This being the Dead, all the May 1977 shows have been circulating in various unofficial ways for decades. There was even an official box set of some May 1977 shows. But, until now, the Cornell show itself had never seen an official release. A limited-edition box set was put out this month, including a recording of the show along with three others previously unreleased. What is revealed should surprise no one at this point: the Cornell show was nothing special. It was in fact a typical night for the band in this period: sounding no different from other shows, comprising a set list of songs that were the usual suspects from that tour. Yet, this is high praise, because in May 1977, no band was delivering anything like what the Dead were putting on stage. More… “The Rocking Dead”

Until we learn what sentences can do, we tend to underrate them. We treat sentences as if they were floors, a kind of planking, something we have to walk on in order to get to the next room. We are oblivious to the reality, which is that the planking is alive and walking all over it creates a kind of hurt. Our steps harm the delicate surface and whatever lies beneath it — mystery, beauty, a soul.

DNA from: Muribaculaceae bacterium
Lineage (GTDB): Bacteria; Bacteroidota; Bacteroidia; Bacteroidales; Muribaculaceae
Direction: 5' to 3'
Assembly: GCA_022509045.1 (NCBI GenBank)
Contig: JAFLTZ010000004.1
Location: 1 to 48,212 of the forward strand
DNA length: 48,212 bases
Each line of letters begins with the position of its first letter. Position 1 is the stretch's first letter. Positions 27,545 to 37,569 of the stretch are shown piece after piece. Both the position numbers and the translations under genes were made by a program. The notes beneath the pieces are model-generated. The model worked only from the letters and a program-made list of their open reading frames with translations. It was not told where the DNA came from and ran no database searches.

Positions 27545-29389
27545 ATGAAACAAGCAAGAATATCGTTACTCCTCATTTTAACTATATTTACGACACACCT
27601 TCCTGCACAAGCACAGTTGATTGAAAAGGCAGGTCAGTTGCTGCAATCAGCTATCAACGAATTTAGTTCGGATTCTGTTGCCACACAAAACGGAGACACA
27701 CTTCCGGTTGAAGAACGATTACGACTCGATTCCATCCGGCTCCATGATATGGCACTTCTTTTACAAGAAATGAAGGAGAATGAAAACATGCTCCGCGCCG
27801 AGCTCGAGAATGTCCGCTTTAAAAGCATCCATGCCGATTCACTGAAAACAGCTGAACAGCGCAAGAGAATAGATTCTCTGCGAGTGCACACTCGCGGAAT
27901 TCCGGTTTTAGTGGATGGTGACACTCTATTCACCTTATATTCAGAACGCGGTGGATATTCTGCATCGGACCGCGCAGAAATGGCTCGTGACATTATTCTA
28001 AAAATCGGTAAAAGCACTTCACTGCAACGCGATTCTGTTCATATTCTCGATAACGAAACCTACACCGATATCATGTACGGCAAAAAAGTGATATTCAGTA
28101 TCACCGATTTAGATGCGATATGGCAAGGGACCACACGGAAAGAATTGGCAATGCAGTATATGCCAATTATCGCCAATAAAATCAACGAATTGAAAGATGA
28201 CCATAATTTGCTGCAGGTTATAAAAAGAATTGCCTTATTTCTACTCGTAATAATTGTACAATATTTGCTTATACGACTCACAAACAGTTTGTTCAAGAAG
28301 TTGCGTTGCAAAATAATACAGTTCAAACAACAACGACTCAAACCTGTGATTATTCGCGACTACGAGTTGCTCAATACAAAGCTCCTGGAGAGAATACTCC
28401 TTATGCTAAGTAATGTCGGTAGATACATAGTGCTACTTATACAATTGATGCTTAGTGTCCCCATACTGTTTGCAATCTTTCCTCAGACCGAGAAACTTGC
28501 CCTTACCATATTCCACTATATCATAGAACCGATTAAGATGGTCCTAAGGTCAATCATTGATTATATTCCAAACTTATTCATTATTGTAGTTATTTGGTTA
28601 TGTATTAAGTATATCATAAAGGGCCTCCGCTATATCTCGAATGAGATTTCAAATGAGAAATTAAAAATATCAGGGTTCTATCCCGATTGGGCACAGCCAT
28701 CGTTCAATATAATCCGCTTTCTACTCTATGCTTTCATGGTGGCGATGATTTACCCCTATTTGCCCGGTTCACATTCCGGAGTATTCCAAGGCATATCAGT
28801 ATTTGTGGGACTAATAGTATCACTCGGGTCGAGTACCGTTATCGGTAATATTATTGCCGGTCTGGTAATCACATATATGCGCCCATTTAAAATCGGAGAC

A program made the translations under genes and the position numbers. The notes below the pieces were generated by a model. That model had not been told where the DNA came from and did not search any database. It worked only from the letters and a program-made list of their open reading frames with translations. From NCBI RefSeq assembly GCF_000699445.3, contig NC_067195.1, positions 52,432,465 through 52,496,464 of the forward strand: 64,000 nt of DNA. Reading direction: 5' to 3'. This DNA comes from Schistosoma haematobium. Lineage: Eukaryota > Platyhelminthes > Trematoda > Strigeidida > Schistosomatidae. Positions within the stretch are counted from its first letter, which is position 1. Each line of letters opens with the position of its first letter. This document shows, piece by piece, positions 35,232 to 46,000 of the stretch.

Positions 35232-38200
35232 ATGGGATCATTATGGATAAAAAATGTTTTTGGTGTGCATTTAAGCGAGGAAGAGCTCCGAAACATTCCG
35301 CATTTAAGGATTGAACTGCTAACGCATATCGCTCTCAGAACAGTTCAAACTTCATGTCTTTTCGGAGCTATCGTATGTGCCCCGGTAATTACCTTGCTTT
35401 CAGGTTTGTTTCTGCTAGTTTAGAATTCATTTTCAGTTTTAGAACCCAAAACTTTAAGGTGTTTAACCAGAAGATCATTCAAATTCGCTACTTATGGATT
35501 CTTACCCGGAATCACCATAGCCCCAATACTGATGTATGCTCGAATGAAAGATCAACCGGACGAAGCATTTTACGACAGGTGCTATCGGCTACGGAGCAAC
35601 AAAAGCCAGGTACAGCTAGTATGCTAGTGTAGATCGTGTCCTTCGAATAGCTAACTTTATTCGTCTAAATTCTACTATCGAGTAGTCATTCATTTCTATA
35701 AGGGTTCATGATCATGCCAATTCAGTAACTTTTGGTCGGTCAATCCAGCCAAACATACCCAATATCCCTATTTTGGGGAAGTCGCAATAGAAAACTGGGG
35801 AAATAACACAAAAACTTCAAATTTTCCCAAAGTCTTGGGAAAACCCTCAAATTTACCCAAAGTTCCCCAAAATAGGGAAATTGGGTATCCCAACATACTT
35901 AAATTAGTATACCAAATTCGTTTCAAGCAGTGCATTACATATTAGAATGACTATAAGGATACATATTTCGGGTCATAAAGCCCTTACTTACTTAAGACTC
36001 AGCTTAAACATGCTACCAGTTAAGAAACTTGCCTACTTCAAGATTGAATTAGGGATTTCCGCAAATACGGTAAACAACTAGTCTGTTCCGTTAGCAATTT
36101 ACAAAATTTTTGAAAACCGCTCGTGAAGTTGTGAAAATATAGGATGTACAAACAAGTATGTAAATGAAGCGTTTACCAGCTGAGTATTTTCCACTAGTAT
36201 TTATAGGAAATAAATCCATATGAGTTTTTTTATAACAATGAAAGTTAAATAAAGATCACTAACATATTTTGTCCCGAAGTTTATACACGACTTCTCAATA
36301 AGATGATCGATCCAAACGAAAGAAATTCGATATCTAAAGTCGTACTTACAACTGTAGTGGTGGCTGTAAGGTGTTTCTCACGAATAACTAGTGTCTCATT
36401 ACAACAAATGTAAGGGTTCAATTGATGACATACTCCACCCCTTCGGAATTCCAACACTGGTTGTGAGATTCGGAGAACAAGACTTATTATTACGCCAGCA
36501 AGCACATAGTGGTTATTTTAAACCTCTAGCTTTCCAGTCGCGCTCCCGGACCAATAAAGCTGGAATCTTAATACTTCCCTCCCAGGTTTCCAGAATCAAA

Even as children, we instantly recognize a line of poetry that carries music. In time we learn that sentences, too, carry music. Some writers may go overboard and try to turn each sentence into a line of poetry, but that does a disservice to the sentence, which has its own qualities and purposes. Nobody expects a young or new writer to master all these matters at once. That’s why we call the process of writing it writing and not written. Writing takes time. It also takes us, as I’ve said before, out of time, which is a great and joyous experience.

More… “What You Make, Make to Last”

Aside from getting intense about guitar solos, in my part of American culture it’s not manly to be too precise about beauty or goodness. There’s something peripheral and tiresome about a person who rattles on about all the ethical and aesthetic entanglements of the world — that’s what a bridezilla does, or a momzilla, or a punchline vegan. In Philip Roth’s books, not only is it acceptable for a person to be authoritative and also read a lot of fiction and care about what people are wearing, it’s the reason. A Roth character thinks everyone should fall in line behind him when he wants to talk to his friends about books and fight against oppression that’s the lifeblood of — more than democracy — the whole human experience. So I’ve been reading a lot of Philip Roth lately.